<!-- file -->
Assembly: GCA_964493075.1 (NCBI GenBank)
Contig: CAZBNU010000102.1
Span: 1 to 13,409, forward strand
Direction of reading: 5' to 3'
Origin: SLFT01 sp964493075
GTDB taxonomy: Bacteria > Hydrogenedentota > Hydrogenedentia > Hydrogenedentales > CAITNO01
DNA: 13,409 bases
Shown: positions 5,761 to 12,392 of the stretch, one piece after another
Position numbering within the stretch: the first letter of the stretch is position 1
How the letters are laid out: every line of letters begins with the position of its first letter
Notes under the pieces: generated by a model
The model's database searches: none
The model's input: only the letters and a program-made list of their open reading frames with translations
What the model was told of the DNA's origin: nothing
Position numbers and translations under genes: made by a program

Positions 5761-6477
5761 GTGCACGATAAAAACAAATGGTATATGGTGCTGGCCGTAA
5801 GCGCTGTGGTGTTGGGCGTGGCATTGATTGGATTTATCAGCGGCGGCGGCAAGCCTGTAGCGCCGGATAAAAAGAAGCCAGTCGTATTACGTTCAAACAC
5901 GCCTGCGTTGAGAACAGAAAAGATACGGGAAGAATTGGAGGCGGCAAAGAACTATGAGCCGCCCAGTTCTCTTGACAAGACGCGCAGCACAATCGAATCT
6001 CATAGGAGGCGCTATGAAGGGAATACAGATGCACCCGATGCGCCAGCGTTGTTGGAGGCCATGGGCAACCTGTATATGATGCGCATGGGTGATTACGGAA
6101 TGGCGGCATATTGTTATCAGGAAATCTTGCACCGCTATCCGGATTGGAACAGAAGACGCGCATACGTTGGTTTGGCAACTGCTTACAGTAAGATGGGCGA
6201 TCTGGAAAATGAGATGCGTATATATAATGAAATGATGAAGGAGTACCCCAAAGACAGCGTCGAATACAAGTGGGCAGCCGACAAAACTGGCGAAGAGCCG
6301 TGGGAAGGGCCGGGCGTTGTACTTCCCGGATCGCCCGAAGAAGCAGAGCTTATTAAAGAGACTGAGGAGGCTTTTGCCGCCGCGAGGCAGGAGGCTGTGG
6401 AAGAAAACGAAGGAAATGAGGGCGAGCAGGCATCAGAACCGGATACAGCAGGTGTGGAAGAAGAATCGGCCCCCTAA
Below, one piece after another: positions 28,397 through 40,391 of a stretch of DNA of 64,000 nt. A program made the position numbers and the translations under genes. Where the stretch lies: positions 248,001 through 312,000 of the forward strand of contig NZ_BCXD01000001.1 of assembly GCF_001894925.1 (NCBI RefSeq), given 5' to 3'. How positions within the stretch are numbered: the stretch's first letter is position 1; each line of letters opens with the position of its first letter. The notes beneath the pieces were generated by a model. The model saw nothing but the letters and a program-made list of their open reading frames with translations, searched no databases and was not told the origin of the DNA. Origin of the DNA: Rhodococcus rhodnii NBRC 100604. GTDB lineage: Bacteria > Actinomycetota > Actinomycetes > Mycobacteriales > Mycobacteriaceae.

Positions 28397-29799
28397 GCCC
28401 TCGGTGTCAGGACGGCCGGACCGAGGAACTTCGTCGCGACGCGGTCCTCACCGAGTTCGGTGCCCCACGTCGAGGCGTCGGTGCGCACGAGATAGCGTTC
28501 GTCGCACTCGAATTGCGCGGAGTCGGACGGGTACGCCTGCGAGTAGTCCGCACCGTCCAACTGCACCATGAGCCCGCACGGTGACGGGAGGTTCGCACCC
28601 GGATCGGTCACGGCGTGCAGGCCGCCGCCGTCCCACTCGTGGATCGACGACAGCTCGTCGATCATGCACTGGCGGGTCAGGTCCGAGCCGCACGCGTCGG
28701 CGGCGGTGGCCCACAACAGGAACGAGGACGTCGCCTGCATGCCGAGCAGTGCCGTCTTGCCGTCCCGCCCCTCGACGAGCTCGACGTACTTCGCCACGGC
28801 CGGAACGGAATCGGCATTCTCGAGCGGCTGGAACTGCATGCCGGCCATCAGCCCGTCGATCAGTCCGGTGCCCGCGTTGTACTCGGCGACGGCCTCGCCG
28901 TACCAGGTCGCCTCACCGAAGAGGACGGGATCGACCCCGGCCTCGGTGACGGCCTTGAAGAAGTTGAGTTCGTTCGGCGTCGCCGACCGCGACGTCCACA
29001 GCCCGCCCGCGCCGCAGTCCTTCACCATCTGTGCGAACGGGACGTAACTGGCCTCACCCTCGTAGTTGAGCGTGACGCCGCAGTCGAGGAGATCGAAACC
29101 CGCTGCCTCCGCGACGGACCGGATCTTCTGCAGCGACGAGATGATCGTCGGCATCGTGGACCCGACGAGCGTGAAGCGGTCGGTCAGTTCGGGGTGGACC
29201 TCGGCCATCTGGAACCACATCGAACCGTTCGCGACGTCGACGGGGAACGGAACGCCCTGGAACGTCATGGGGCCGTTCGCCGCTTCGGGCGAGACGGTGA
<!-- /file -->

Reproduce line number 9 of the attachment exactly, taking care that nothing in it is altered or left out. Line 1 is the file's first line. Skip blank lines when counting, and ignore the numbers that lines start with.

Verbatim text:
Position numbering within the stretch: the first letter of the stretch is position 1